Costs are climbing & the talent pool is shrinking. How to cope?

By: Colin Allodi, SVP, Institutional Sales

General Partners (GP) in the private markets space are getting it from all sides these days – inflation driving up operating costs, higher interest rates, and, to top it off, a talent shortage that makes it hard to attract and keep people to meet growth aspirations. How are COOs at private market firms dealing with these pressures? 

I took part in a panel discussion at the 2022 Private Markets Operational Leaders US Summit, along with speakers from the GP side, to tackle this question. While the conversation was wide ranging, a few consistent themes emerged. 

Invest in strategic partnerships  

The panel discussed how extremely important this is. Strategic partnerships often include vendors or service providers whose capabilities augment yours, but they have a big stake in your success, and you want to see them succeed as well. It’s important to periodically evaluate these relationships with your team and identify those that are truly delivering value to your business. This is not an area where the panel wanted to pinch pennies but rather suggested leaning into those relationships that help control costs and return a profit.  

Talent: It’s a seller’s market 

On the talent front, it’s no secret that it’s been a job seeker’s market for the past couple of years, especially with fewer young people choosing finance as their career path. However, we’re starting to see a little bit of leveling off now, with job cuts in the tech sector. But the dynamic has definitely changed. Employees expect more from their employers – not just more money, but more flexibility and recognition that they have lives outside of work and that their well-being matters. And as an employer, you still have a high bar for talent. So, you have to be more competitive, first to get people into those open positions, and then to be sure your incentives are consistently aligned as their careers evolve. The longer someone stays with you, the more valuable that person becomes to your firm.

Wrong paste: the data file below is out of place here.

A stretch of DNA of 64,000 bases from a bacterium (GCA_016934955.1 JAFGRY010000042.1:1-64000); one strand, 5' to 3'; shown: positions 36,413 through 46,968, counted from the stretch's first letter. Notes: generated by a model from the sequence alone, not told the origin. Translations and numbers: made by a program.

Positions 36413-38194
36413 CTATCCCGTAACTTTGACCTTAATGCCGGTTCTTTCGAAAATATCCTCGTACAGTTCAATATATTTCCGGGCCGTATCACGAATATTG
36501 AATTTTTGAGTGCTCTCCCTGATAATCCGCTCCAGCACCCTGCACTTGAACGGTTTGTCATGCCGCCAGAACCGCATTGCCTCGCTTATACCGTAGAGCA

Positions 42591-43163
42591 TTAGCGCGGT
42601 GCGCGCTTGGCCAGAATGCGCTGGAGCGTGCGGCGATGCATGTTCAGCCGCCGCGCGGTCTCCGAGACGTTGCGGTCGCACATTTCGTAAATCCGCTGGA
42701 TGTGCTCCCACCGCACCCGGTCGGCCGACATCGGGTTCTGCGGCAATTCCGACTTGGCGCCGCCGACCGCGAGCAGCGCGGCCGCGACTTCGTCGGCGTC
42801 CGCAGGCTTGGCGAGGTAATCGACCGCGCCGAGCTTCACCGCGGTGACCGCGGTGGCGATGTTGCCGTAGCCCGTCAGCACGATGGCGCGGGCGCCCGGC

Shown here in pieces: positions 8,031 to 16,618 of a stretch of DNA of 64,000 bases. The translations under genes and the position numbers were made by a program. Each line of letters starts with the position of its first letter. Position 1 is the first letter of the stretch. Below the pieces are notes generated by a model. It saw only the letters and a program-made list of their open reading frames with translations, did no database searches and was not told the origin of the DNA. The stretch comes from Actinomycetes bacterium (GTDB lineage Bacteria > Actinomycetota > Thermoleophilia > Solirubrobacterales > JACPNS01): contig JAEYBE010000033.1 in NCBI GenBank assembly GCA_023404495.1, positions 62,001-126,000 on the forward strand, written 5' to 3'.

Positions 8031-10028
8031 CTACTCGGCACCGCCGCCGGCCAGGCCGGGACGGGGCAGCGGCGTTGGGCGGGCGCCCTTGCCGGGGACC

There is no single “right” way to attract talent or shape your culture that makes people want to stay. Firms have to figure those things out for themselves. What is consistent, though, is that people want to know the work they’re doing is contributing to the success of the firm, and that in turn will enable them to grow and improve. We see technology playing a critical role, especially with younger people, in alleviating some of the mundane tasks that tend to fall on more junior staff. It’s important to equip people with modern tools that help them be more effective, which makes them feel better about how they’re spending their time. 

Align on outsourcing success criteria   

A third topic our panel tackled is technology outsourcing – clearly a continuing trend. Again, outsourcing is less about saving money than adding value. In the context of the talent shortage, it’s also about leveraging outside expertise that you may not have internally and being able to scale or de-scale quickly as business needs change.  Before engaging, you have to look at why you’re outsourcing, the potential time savings and efficiencies, and whether the whole new vendor relationship makes sense for the business. Does it make sense to build something in-house, or is it a better use of dollars and time to leverage a solution someone else has already invested in? And you have to be crystal clear with the provider about your expectations and make sure you are both on the same page about what success looks like. 

We are passionate about regularly participating in industry events like this panel to share our insights and best practices and to learn and connect with firms to help them leverage technology to work more efficiently and effectively. The realization is that cost and staffing pressures are significant challenges in today’s environment. Reducing the amount of “non-core and non-value-adding” tasks is one way to improve employee morale and retention. I invite you to check out our independent research on the productivity of BD and IR professionals in alternative investments to see how to operate more efficiently and free up time to focus on bringing in new business and building strong relationships in these challenging times. 

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